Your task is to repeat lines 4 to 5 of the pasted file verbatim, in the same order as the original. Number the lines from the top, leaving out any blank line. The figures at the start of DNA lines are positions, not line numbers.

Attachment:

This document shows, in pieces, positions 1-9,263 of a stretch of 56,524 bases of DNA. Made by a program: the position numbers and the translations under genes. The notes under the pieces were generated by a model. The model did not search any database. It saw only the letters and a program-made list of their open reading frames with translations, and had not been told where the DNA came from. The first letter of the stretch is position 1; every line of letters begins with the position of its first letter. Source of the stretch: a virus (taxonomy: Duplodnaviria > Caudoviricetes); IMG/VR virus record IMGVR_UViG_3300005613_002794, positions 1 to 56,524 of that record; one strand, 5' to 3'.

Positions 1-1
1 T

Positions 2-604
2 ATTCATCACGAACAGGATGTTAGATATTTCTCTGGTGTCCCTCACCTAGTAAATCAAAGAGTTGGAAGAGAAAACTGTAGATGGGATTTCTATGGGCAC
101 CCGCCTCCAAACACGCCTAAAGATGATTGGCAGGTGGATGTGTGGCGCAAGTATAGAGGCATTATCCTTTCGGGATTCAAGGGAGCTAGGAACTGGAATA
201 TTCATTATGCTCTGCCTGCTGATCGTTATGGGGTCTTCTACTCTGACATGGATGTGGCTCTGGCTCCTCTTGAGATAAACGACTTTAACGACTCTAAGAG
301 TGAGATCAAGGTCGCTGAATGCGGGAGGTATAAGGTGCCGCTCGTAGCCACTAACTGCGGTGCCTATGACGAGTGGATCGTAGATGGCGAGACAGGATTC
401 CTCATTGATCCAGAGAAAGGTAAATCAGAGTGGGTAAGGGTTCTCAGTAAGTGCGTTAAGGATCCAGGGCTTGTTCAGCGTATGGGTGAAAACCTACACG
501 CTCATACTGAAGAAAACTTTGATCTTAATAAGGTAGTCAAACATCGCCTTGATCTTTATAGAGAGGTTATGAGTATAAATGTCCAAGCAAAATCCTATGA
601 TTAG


Positions 2-604
2 ATTCATCACGAACAGGATGTTAGATATTTCTCTGGTGTCCCTCACCTAGTAAATCAAAGAGTTGGAAGAGAAAACTGTAGATGGGATTTCTATGGGCAC